Stay Healthy During This Year's Flu Epidemic

February 13, 2018

The United States is experiencing a flu epidemic, according to the Centers for Disease Control and Prevention (CDC). Influenza H3n2 has been the most common strain this season and it is usually more severe.

What is Influenza (the flu)?

The flu is a contagious respiratory illness caused by influenza viruses that infect the nose, throat, and lungs. It can cause mild to severe illness, and at times can lead to death.

The CDC continues to recommend that unvaccinated people get vaccinated. While some of the viruses spreading this season are different from those in the vaccine, vaccination can still provide protection and might reduce severe outcomes such as hospitalization and death.

Experts believe flu viruses spread mainly by droplets made when people with flu cough, sneeze, or talk. These droplets can land in the mouths or noses of people who are nearby. Infrequently, a person might also get the flu by touching a surface or object that has flu virus on it and then touching their own mouth, eyes, or nose.

What are the symptoms?

  • Fever (usually high)
  • Headache
  • Tiredness (can be extreme)
  • Dry cough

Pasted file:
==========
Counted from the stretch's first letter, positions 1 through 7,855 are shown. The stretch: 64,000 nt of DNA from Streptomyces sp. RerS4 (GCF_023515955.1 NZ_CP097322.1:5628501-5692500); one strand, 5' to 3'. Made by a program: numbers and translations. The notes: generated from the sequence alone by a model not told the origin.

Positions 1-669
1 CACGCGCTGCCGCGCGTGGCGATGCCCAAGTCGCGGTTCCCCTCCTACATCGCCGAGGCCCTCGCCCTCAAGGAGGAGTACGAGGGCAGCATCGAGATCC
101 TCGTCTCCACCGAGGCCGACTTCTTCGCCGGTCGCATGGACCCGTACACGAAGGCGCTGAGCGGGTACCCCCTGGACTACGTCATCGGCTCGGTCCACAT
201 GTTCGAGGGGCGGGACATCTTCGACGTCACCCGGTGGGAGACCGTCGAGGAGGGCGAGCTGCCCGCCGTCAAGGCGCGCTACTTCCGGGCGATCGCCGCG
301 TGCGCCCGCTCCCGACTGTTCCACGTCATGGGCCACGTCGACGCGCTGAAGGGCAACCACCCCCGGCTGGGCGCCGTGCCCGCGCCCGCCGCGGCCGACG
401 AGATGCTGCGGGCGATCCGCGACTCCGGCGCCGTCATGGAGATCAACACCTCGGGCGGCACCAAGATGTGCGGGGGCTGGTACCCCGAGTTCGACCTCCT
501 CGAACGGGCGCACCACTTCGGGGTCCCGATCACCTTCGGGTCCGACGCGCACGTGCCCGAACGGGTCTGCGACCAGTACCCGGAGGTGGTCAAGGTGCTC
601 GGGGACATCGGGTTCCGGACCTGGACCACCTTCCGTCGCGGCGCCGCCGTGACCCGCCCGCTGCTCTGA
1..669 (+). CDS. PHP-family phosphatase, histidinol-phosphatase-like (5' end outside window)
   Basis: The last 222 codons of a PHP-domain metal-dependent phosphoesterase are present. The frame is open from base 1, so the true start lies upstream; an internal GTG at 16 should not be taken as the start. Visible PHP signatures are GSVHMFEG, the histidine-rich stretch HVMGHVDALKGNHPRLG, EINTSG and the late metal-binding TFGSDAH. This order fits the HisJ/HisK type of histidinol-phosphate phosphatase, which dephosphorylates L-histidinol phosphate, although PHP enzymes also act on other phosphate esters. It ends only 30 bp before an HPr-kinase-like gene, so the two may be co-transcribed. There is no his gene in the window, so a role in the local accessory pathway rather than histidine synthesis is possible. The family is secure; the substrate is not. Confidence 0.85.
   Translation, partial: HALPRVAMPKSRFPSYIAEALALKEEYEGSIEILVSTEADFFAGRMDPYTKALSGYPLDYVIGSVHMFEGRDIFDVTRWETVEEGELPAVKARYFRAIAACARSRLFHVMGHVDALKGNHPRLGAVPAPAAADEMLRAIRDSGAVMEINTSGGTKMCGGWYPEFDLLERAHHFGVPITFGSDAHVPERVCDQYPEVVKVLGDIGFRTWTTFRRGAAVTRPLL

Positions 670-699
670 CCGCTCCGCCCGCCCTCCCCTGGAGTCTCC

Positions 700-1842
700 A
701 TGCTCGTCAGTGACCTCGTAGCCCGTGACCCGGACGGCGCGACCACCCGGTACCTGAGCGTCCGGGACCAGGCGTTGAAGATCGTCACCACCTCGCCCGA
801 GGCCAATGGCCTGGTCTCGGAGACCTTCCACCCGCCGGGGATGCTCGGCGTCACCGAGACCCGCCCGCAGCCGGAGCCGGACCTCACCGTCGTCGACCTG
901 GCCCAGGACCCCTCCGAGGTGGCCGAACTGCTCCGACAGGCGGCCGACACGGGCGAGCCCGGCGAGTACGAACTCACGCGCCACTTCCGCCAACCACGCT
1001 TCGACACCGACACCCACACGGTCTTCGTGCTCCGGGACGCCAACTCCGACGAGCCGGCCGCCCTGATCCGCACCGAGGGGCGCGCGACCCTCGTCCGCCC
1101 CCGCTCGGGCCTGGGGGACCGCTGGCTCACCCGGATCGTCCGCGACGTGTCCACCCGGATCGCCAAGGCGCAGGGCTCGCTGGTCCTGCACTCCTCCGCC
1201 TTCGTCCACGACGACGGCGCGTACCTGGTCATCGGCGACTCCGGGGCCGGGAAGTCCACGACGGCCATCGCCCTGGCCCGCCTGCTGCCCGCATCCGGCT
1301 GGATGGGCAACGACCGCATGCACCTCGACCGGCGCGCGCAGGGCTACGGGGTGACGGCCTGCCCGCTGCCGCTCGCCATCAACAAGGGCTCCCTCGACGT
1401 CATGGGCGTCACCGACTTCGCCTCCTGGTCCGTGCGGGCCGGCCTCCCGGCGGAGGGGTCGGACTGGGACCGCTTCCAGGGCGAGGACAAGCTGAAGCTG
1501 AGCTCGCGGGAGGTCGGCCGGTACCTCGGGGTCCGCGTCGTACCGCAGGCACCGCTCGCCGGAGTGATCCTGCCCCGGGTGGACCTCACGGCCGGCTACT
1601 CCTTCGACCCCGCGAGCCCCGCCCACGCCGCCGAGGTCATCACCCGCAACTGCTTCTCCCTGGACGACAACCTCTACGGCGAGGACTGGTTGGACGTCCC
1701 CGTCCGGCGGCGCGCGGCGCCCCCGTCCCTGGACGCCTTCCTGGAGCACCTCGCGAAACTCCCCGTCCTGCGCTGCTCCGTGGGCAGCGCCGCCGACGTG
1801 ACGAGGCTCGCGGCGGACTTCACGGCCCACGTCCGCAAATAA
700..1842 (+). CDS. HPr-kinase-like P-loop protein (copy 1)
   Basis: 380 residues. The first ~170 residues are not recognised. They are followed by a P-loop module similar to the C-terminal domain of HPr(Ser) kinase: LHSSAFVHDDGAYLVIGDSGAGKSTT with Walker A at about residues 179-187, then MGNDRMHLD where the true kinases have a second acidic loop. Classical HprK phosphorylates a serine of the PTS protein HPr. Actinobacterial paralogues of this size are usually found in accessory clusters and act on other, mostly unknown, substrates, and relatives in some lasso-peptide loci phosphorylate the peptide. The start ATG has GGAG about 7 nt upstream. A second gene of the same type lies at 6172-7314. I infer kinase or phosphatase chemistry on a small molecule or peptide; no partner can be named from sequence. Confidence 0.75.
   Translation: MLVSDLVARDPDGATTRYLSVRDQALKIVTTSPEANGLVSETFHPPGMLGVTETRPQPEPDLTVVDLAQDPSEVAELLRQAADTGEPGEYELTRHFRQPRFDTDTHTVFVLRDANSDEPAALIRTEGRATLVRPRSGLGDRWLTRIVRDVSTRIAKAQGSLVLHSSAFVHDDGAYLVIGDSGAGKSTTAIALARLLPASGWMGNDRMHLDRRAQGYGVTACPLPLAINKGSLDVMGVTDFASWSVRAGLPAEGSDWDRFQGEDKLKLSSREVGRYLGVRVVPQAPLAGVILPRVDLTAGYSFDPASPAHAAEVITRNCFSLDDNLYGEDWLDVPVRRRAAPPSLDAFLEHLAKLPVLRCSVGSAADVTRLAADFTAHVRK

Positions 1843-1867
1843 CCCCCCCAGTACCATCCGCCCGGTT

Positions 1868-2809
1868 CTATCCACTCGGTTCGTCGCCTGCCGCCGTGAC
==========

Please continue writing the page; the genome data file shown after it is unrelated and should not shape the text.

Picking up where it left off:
• Sore throat
  • Nasal congestion
  • Body aches
  • Loss of appetite
  • Diarrhea and vomiting (more common among children than adults)

When should you seek treatment?

We encourage each of you to seek treatment if and when you become symptomatic. Don't delay in being seen by your local provider as antiviral medications may be prescribed if diagnosed early enough. Taking time for your own personal wellness is important and encouraged.

If you are experiencing symptoms

We ask you to stay home until your physician has cleared you to return to work. Should your illness last for three or more days, please provide a return to work authorization from your doctor to the Dean's office or HR.

Tips from the CDC for minimizing exposure

  •  Stay away from sick people and stay home if sick.
  •  Wash hands often with soap and water for at least 20 seconds. If soap and water are not available, use an alcohol-based hand rub.
  •  Don't share linens, eating utensils, and dishes belonging to those who are sick without washing thoroughly first. Eating utensils can be washed either in a dishwasher or by hand with water and soap and do not need to be cleaned separately.
  •  Clean and disinfect frequently touched surfaces at home, work, and school, especially if someone is ill.

The CDC has information about the flu and this year's flu season.

Please feel free to reach out to Student Health and Counseling Services (SHACS) for any additional questions or concerns.